Politics & Policy

Amazon Strikes a Blow In Defense of Free Speech

The online retail giant punishes a company for threatening a customer.

Amazon.com has taken a stand for free speech by smacking down a retailer that accused a negative online reviewer of defamation.

It all started early this month when a Florida man posted a negative review of a Mediabridge wireless router on Amazon.com. His review alleged that many of the positive reviews about the product on Amazon could be fake and that the router was identical to another company’s router.

What happened next may shock you. The reviewer reportedly then received a letter from a Philadelphia law firm, threatening to sue him for defamation and other related causes of action. On Reddit last week, he wrote:

Left a review on a router on Amazon, got a letter in the mail threatening to sue me for “slander, defamation, product disparagement, fraud, libel and libel per se”.

They are demanding that I: Agree to never purchase any of their products 2) Agree to never publicly comment online about their products 3) Delete the review immediately…. If you want to contribute to my legal fees, just message me for a link. I haven’t been served yet, so hopefully it won’t come to that.

Over the past several years, several courts have awarded significant damages for purportedly defamatory statements made in online reviews, a trend that has many in the legal community concerned about its chilling effect on individuals’ ability to express themselves openly and review products or services. Defamation is certainly a key and necessary component of tort law, often used to correct severe wrongs. But is the balance tilting too far? Certainly society has an interest in vigorously defending consumers’ rights to post their opinions and experiences, as well as to read other consumers’ views, without fear of legal repercussions.

Amazon responded last week by revoking Mediabridge’s ability to sell on Amazon. As National Journal reported:

Leaders at Mediabridge now say that Amazon has revoked the company’s seller account, preventing the sale of Mediabridge products on Amazon.com—the only site through which it currently sells its products. That might mean the loss of jobs for many of the company’s employees, the company claims.

“All of this is due to misinformation which was blown out of proportion by individuals on a social media site who acted first, before questioning whether the information they had was accurate or not,” representatives of the company said in a statement. “This is the reality of this situation. Remember that there is a human aspect to this story.”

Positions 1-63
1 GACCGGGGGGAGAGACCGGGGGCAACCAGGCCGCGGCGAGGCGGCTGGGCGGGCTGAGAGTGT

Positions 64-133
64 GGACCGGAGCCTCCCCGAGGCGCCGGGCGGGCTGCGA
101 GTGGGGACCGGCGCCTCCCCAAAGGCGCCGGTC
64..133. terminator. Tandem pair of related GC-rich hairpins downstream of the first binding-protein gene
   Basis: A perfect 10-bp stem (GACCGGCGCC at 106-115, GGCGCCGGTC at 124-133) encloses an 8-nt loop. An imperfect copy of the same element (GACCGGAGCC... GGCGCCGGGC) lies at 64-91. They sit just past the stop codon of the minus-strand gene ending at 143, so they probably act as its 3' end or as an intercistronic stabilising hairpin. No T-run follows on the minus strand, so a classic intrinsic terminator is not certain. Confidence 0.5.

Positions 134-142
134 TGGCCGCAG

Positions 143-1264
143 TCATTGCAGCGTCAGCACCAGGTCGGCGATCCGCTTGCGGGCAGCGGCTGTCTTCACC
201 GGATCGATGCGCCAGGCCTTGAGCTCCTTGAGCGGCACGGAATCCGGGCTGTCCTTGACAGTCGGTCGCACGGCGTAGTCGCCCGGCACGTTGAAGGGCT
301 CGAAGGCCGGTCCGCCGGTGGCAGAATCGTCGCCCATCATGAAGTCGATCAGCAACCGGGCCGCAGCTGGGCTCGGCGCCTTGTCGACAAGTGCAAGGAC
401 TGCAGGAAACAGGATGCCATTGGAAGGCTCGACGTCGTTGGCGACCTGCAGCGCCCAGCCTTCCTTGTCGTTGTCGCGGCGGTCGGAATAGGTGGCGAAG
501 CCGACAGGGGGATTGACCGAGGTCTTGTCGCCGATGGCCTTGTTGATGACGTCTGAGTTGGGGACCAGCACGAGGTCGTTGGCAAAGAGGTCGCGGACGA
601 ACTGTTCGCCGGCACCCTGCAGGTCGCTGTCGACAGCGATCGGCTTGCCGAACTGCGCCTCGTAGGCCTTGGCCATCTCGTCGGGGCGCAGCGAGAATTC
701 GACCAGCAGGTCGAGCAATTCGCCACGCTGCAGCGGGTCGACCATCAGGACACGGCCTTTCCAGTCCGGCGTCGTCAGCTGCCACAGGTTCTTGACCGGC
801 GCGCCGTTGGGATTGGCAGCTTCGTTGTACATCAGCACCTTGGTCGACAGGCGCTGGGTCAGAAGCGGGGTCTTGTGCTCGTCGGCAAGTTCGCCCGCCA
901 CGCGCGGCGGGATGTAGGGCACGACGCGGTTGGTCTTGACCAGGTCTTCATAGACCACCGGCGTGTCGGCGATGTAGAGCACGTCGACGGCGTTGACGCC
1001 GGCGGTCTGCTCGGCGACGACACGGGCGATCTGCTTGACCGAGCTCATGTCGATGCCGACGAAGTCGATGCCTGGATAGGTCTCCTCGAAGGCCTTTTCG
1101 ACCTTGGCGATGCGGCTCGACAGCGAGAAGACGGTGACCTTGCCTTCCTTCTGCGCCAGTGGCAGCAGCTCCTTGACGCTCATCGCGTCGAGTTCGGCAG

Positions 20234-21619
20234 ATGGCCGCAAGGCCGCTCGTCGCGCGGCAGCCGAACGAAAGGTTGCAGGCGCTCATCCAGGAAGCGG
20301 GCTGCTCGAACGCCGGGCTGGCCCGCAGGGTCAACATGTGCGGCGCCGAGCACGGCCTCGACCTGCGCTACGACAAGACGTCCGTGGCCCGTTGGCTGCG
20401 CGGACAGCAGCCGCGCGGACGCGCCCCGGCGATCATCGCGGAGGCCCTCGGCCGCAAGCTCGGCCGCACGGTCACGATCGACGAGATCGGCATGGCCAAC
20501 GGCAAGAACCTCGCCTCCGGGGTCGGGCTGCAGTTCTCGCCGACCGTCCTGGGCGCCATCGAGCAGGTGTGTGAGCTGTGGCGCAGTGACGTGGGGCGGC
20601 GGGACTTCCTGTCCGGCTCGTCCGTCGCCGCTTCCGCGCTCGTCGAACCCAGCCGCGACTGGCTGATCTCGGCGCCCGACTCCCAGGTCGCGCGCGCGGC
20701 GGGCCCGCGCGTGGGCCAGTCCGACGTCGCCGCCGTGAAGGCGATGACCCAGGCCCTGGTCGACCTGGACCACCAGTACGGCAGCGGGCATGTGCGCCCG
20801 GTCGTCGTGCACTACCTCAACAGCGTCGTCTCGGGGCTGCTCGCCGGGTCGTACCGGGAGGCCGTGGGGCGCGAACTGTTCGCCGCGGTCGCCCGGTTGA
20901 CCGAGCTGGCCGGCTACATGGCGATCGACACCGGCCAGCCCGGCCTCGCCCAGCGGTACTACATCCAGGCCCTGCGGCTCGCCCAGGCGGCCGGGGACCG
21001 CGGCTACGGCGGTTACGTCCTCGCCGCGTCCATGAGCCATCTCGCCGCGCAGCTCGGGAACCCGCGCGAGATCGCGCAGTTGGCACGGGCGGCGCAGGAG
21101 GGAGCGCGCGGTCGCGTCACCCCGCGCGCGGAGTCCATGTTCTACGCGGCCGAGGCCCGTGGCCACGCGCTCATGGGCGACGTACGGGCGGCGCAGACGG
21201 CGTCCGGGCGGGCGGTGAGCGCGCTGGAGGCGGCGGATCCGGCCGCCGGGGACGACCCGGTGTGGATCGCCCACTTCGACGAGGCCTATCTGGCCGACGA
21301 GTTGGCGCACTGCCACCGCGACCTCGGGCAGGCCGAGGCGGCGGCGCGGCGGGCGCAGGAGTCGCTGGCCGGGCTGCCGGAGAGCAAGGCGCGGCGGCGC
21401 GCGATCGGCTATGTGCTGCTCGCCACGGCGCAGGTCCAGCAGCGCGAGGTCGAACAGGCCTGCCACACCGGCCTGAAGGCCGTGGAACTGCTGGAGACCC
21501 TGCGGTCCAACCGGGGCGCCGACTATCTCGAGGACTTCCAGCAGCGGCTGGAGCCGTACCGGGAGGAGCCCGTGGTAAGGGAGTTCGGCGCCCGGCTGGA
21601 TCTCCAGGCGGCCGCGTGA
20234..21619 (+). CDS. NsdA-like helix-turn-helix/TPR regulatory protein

Mediabridge still defends the actions it took against the Amazon user, who had originally claimed the company was bullying him and threatening to sue for a simple negative review.

Even setting aside the fact that Mediabridge violated its agreement with Amazon (companies who sell on Amazon are prohibited from asking users to remove negative reviewers), the Seattle giant is in the right.

Speech is being stifled in every regard across America, with ordinary folks losing their jobs or socially conservative celebrities being put through the ringer. Kirsten Dunst is accused of not being feminist enough, while Miami Dolphins safety Don Jones is punished for tweeting his view on the Michael Sam kiss. On campuses, words like “fiesta” are deemed racist.

State governments have done their part, too, by enacting a plethora of poorly worded, overly broad “bullying” laws. Americans can barely open their mouths without fear of severe repercussion. Had a bad experience at a doctor’s office? Think twice about leaving that review on Yelp! Send someone a mean e-mail? Careful, you may be guilty of cyberbullying! Have a view on a political issue? Posting about it on Facebook might cost you your job. In fact, think twice before you write or say much of anything.

While Mediabridge claims it only threatened to sue the man, the distinction is a ridiculous stretch. Threatening to sue has nearly as chilling an effect as an actual suit filed. The tactic is simple — scare Average Joe into removing what he said and simultaneously send a message to anyone else who might criticize you. The effect, however, is not so simple: when writing a negative review, how negative is too negative? What will be considered ‘defamatory’? Is it best not to write one at all and avoid the potential aggravation of a potential lawsuit and needing to hire a costly attorney? That is the message sent.

Is it annoying for a company to have reviews, perhaps containing false, damaging information, posted online? Of course it is. But consumers are savvy enough to sort through reviews and consider the bad with the good. Moreover, Amazon allows users to rate and comment on a review — in other words, the company has the opportunity to respond and defend itself immediately below the user’s review, for anyone to see and consider. Rather than doing so, Mediabridge instead went straight for the jugular — sending an intimidating letter to an Average Joe.

This story is not about Amazon’s policies or about companies trying to maintain their reputation. This is about speech and its rapidly deteriorating state in America.

Amazon struck a blow for us all.

(Feel free to express yourselves in Comments field below — just don’t go too crazy! In 2014 America, someone might sue you.)

— A. J. Delgado is a conservative writer and lawyer.


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